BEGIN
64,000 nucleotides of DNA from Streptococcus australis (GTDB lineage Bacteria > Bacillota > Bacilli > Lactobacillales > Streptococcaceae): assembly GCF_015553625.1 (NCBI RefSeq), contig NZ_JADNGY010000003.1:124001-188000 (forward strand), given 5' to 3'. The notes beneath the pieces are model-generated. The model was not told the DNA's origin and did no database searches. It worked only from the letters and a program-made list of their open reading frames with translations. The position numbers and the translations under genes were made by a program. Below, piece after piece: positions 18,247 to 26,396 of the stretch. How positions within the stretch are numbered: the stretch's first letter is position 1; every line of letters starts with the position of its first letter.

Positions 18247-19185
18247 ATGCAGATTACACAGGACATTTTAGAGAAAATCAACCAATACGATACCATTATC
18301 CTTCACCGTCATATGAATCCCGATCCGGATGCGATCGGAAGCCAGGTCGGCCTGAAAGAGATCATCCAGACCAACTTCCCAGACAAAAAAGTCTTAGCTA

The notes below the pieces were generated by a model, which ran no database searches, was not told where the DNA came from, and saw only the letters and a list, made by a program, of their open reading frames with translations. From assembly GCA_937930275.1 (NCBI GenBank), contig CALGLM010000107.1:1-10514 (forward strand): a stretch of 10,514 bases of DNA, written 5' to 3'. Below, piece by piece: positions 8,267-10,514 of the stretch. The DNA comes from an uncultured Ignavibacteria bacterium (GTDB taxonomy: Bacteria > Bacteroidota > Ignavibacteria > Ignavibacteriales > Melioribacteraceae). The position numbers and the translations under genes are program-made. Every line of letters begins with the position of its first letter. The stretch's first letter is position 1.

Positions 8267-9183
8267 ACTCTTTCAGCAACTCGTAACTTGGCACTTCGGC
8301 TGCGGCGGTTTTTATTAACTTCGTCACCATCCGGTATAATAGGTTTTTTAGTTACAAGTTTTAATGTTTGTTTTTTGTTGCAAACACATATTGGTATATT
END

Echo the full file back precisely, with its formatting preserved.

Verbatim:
64,000 nucleotides of DNA from Streptococcus australis (GTDB lineage Bacteria > Bacillota > Bacilli > Lactobacillales > Streptococcaceae): assembly GCF_015553625.1 (NCBI RefSeq), contig NZ_JADNGY010000003.1:124001-188000 (forward strand), given 5' to 3'. The notes beneath the pieces are model-generated. The model was not told the DNA's origin and did no database searches. It worked only from the letters and a program-made list of their open reading frames with translations. The position numbers and the translations under genes were made by a program. Below, piece after piece: positions 18,247 to 26,396 of the stretch. How positions within the stretch are numbered: the stretch's first letter is position 1; every line of letters starts with the position of its first letter.

Positions 18247-19185
18247 ATGCAGATTACACAGGACATTTTAGAGAAAATCAACCAATACGATACCATTATC
18301 CTTCACCGTCATATGAATCCCGATCCGGATGCGATCGGAAGCCAGGTCGGCCTGAAAGAGATCATCCAGACCAACTTCCCAGACAAAAAAGTCTTAGCTA

The notes below the pieces were generated by a model, which ran no database searches, was not told where the DNA came from, and saw only the letters and a list, made by a program, of their open reading frames with translations. From assembly GCA_937930275.1 (NCBI GenBank), contig CALGLM010000107.1:1-10514 (forward strand): a stretch of 10,514 bases of DNA, written 5' to 3'. Below, piece by piece: positions 8,267-10,514 of the stretch. The DNA comes from an uncultured Ignavibacteria bacterium (GTDB taxonomy: Bacteria > Bacteroidota > Ignavibacteria > Ignavibacteriales > Melioribacteraceae). The position numbers and the translations under genes are program-made. Every line of letters begins with the position of its first letter. The stretch's first letter is position 1.

Positions 8267-9183
8267 ACTCTTTCAGCAACTCGTAACTTGGCACTTCGGC
8301 TGCGGCGGTTTTTATTAACTTCGTCACCATCCGGTATAATAGGTTTTTTAGTTACAAGTTTTAATGTTTGTTTTTTGTTGCAAACACATATTGGTATATT